On Campus

Carleton should have allowed Apartheid Week poster

Upholding the right of others to say something doesn't mean you agree with them

The following opinion was designed to be published in The McMaster Silhouette and is tailored to that audience.

Reading week is over, which means many campuses are dealing with Israeli Apartheid Week (IAW).

It’s a tough issue to grasp, especially when the truth is so subjective. This year, it is even tougher after the fighting in Gaza this winter and apparent election of a right-wing coalition government by the Israelis.

Emotions are still running high, and not just on campuses. I write this from Doha, Qatar where I’m presently on assignment. Reading the English language newspapers here, one immediately realizes just how important the Palestinian crisis is to the region. On Feb. 25, stories about Gaza were on the front page of both the city’s English-language newspapers.

Interest groups on both sides of the debate have increased their pressure on universities following last year’s incident at McMaster University. For both sides, the decision to impose a community standard on advertising for Israeli Apartheid Week was seen as a significant event.

For the pro-Israeli side, they saw action against an event they believe inspires hate against their country. Some even call it anti-Semitic. The pro-Israel lobby was galvanized to pressure universities to end Israeli Apartheid Week.

The pro-Palestinian side of the debate saw this as a threat to their cause and were galvanized to organize a rally at McMaster University, which resulted in a police investigation to see if the hate crime provisions of the Criminal Code were violated. The Crown decided there was not enough evidence to meet the high bar set for hate speech.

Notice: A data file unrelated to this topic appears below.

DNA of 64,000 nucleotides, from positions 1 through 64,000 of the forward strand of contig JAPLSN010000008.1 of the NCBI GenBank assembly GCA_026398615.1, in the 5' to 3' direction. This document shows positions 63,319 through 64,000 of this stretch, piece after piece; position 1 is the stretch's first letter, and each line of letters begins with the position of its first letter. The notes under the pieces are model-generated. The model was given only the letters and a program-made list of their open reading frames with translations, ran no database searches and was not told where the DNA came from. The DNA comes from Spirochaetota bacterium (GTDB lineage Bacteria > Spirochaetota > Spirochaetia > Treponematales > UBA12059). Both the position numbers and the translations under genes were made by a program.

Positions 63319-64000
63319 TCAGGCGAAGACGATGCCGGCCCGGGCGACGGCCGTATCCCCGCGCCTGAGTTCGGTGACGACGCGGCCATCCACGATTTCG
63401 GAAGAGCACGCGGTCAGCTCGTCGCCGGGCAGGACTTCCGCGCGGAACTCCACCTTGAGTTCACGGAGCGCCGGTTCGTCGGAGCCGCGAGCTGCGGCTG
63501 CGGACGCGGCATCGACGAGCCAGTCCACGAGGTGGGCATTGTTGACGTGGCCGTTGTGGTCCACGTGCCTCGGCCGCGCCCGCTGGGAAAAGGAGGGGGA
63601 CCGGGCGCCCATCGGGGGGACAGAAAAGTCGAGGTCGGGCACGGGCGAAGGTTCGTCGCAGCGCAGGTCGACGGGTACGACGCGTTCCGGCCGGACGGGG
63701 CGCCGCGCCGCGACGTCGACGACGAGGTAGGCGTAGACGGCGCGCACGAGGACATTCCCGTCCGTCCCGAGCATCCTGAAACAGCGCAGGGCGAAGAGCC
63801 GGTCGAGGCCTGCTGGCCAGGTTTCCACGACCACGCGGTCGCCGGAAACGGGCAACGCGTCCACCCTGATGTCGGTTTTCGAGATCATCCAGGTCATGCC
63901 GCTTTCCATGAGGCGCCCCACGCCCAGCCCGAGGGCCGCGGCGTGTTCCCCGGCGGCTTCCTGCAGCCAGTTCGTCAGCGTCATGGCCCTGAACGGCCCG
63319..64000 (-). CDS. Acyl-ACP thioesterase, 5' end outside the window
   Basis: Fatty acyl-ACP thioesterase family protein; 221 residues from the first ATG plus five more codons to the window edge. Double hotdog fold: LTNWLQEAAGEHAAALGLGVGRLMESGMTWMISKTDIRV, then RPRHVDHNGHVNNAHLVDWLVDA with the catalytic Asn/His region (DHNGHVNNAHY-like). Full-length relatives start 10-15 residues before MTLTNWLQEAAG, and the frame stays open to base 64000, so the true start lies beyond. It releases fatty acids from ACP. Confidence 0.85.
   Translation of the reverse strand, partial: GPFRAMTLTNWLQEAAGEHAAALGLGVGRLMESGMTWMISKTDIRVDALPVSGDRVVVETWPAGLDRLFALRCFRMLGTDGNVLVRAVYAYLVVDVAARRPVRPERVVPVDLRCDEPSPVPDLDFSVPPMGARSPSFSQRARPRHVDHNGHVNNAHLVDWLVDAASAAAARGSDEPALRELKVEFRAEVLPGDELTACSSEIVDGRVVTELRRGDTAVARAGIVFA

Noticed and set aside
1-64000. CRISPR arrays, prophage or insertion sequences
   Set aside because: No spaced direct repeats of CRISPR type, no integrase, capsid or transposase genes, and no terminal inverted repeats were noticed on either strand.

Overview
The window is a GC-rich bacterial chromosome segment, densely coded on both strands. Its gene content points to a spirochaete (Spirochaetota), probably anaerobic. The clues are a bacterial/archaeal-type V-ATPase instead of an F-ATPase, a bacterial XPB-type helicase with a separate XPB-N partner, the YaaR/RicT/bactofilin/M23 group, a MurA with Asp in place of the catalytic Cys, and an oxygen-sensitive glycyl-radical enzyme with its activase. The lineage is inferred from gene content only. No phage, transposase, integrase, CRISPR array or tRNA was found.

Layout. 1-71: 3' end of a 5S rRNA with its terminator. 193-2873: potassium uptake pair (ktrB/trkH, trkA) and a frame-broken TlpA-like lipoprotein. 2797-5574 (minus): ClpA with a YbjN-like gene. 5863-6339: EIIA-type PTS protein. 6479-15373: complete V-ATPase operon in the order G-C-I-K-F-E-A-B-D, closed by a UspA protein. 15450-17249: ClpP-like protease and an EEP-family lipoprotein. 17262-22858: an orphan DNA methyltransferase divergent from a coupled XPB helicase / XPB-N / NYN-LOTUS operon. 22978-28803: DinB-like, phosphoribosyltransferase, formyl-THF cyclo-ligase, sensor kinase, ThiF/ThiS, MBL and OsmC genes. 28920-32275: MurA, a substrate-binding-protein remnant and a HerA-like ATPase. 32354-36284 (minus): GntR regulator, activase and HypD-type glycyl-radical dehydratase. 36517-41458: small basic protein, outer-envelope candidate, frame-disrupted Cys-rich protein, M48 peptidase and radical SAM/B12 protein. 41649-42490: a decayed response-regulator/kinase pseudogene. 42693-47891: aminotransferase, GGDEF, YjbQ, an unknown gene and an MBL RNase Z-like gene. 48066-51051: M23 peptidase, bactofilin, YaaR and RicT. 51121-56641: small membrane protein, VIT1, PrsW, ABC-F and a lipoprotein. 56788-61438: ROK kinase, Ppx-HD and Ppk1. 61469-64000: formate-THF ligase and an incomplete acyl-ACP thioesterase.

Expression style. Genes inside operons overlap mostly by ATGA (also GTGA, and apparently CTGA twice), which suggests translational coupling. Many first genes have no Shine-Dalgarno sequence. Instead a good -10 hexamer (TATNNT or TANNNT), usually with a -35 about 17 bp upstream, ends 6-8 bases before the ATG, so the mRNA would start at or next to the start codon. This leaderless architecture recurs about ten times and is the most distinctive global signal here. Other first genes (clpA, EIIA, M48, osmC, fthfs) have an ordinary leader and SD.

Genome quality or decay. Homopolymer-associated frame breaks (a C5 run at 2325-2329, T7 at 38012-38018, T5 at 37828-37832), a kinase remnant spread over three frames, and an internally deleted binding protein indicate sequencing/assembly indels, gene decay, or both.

Both sides completely missed the point; but they often do. Whenever I write on the debate, I receive dozens, if not hundreds of emails and even phone calls from people on both sides. My favourites are the ones that accuse me of being Islamophobic or anti-Semitic. The issue was not IAW: it was the individual poster.

This year, a couple of universities have acted to impose restrictions on advertisements promoting IAW. Many universities are citing the decision of McMaster University last year.

Carleton University banned a poster showing a cartoon depicting a helicopter with the word Israel firing a missile on a child wearing Palestinian grab.

While the poster is provocative, it does not reach the level that the banned McMaster IAW did last year. There is no depiction of blood, the Israeli flag is not used and there is no graphical representation that could be seen to depict Judaism as a whole. Carleton should have allowed the poster.

IAW does have a place on a university campus. While I disagree with the choice of methods used by organizers of IAWs on various campuses, the academy has a responsibility to uphold free speech. Upholding the right of others to say something doesn’t mean you agree with them.

Extremists on both sides often forget who they hope to persuade: the people, like me and you, who are in the middle. It was only recently that someone managed to get me to reassess my position on the conflict. Instead of over-the-top chants and propaganda, she asked me to watch a video hosted by Google and to look further into the issue.

There is plenty of wrong that has been done by both sides in the Middle East; there is plenty of wrong here. By engaging in overly provocative graphic advertising, IAW organizers end up hurting their cause. By asking universities to ban IAW, the pro-Israel lobby hurt their cause.

Both sides need to realize they are not achieving their goals with their present methods.

No side gets exclusive claim to being the victim. They are attacking each other.

The Israeli/Palestinian debate is important and it belongs on our campuses. I only wish true academics would take up the issue and organize proper discussions. I understand why they don’t, and lament the cowardly state of the academy in our country.